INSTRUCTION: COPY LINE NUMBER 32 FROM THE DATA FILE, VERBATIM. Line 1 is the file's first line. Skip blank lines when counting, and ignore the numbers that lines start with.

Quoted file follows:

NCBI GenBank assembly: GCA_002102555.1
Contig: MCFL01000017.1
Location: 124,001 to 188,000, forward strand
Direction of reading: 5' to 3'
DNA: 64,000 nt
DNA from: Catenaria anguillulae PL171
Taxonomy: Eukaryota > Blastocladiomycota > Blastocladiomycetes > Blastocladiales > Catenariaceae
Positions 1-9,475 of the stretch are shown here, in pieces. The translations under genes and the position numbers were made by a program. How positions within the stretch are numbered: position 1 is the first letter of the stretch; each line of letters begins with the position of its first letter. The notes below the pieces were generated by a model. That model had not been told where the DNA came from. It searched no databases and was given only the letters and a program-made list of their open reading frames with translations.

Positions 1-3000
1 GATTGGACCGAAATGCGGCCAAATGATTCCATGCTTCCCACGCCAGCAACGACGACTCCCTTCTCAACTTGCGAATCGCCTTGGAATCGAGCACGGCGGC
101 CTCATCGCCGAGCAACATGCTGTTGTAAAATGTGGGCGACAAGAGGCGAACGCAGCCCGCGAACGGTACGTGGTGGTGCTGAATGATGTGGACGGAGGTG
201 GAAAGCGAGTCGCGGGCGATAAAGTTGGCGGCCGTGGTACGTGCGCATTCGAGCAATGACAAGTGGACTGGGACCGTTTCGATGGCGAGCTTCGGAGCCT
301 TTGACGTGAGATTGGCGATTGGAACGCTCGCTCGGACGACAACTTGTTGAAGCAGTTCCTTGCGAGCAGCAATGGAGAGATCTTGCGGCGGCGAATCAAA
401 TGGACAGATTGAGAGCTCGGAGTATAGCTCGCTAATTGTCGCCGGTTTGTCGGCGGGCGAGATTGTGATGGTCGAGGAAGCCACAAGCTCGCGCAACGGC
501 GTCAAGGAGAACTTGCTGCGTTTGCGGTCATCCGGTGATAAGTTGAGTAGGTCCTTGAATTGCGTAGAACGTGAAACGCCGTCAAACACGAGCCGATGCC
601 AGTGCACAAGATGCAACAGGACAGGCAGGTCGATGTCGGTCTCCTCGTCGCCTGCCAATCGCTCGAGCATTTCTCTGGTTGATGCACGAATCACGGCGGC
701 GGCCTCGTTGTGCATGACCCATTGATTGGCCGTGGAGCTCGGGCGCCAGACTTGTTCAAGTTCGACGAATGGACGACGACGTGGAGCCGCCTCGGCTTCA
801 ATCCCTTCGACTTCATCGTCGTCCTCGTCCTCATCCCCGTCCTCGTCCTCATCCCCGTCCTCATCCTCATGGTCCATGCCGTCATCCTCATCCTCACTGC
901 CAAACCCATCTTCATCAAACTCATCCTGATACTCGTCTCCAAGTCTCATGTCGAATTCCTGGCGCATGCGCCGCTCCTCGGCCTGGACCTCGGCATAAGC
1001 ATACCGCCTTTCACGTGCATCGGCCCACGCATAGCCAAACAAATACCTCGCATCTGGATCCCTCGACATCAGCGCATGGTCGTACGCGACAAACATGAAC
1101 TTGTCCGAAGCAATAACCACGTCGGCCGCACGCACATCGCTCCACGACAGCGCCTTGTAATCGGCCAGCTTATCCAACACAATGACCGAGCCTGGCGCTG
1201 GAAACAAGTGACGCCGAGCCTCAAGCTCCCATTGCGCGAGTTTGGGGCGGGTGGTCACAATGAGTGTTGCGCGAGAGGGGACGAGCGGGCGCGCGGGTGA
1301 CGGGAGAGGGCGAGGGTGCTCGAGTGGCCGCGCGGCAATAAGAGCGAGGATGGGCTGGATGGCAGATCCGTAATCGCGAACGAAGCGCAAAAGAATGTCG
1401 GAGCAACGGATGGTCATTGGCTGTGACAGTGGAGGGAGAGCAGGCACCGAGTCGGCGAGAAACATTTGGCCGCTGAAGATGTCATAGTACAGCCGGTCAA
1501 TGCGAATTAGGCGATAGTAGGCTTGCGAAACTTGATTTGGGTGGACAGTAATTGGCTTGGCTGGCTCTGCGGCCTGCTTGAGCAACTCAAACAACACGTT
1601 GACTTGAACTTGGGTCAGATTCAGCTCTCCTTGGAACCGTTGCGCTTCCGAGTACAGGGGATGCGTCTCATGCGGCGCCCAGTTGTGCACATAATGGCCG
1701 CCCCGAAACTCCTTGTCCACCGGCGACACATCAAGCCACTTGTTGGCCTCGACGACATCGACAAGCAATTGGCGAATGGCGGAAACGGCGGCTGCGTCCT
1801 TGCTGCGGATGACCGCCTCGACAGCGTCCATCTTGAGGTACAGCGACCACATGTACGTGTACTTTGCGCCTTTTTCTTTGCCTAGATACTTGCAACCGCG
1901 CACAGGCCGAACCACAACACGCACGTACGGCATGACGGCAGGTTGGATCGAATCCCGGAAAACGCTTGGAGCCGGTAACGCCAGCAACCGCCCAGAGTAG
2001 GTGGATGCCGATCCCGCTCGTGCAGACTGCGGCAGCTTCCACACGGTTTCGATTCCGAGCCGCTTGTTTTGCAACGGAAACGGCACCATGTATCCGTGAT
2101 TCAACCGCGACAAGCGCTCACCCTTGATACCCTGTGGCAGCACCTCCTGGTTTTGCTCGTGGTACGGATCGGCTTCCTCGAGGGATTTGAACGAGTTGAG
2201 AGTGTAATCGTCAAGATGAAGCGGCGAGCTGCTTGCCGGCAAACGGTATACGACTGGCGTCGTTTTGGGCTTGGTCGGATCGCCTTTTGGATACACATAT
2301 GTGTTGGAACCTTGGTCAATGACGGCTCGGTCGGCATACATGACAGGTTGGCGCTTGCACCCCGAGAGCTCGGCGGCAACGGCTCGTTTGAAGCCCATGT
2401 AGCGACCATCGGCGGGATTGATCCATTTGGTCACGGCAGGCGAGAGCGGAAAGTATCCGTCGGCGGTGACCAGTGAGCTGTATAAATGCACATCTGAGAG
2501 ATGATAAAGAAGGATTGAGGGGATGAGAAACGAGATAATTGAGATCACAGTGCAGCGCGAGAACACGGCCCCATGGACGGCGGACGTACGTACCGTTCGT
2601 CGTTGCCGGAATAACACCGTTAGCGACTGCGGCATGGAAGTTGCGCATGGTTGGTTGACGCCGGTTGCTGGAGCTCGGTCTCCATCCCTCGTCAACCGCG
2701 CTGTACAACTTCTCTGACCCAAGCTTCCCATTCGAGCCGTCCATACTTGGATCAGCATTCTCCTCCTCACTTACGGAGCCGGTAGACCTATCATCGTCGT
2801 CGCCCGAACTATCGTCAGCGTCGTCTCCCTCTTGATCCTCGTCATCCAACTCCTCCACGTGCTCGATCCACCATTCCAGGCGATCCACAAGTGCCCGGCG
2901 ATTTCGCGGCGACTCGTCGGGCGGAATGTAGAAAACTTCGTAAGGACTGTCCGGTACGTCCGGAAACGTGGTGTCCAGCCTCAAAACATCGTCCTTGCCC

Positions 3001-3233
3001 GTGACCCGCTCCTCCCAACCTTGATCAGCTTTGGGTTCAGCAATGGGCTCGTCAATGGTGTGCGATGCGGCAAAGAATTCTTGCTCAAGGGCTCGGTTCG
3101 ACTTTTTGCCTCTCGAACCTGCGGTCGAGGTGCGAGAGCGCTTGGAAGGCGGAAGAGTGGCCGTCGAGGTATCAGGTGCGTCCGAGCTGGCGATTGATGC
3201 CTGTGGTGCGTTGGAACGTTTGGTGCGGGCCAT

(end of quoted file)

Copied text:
2201 AGTGTAATCGTCAAGATGAAGCGGCGAGCTGCTTGCCGGCAAACGGTATACGACTGGCGTCGTTTTGGGCTTGGTCGGATCGCCTTTTGGATACACATAT